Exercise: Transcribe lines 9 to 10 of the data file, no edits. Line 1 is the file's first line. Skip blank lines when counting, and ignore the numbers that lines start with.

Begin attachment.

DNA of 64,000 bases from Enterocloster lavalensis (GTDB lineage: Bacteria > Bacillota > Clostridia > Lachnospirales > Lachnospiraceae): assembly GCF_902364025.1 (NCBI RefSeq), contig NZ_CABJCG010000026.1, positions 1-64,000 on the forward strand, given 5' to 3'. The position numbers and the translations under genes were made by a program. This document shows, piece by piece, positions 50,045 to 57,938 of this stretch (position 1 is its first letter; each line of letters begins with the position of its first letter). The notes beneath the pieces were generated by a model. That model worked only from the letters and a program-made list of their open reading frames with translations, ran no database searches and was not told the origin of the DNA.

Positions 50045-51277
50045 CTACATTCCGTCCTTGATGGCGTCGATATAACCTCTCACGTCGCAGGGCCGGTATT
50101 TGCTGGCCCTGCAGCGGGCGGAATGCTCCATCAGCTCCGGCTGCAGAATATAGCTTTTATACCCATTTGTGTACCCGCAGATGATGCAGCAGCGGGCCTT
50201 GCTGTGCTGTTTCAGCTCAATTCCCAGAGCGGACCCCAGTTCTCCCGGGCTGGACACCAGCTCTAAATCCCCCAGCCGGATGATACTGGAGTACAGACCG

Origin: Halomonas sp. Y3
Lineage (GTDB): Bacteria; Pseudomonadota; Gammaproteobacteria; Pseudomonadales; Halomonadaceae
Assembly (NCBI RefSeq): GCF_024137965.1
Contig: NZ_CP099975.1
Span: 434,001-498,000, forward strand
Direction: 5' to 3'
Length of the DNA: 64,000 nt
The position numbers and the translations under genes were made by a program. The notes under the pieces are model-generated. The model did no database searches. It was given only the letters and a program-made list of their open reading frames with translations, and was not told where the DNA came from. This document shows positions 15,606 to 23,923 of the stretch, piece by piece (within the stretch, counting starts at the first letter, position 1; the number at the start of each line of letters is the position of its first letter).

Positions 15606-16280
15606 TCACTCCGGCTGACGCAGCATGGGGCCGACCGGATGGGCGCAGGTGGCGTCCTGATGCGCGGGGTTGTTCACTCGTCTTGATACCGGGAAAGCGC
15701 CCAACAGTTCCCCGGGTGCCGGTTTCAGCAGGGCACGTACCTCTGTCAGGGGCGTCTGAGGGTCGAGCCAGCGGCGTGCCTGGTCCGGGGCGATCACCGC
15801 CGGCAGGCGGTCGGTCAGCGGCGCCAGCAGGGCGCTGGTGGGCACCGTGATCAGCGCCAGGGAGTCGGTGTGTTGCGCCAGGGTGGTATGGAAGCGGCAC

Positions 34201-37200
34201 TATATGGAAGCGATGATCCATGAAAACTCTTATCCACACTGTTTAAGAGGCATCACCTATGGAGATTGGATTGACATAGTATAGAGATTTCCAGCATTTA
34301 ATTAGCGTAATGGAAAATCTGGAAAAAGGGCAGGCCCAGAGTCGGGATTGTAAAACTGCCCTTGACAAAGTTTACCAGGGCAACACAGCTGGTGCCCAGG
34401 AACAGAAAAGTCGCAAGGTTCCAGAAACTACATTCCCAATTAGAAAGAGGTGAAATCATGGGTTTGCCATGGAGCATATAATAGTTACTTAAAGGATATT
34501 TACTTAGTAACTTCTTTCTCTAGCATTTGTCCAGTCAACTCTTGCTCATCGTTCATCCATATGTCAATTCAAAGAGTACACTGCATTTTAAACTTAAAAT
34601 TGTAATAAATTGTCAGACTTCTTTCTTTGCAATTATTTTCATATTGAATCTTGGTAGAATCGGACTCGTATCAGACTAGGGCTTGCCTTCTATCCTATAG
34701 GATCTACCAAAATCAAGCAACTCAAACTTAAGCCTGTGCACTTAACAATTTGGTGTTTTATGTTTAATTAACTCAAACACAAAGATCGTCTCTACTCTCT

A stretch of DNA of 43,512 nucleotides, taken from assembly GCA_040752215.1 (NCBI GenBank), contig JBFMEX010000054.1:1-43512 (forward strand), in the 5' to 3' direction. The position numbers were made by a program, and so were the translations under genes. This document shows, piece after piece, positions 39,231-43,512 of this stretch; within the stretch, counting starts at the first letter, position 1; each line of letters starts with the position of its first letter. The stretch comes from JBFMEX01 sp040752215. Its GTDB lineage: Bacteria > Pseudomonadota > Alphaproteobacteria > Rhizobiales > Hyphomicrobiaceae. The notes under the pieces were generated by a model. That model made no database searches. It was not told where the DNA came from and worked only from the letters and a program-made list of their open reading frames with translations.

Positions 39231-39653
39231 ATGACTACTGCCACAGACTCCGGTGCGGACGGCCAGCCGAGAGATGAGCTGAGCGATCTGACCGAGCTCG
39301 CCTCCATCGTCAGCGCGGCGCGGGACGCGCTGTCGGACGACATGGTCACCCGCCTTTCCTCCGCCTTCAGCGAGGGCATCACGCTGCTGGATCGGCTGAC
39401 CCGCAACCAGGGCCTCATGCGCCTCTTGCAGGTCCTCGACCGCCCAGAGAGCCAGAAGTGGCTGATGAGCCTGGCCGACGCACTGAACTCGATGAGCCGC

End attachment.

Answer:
Contig: NZ_CP099975.1
Span: 434,001-498,000, forward strand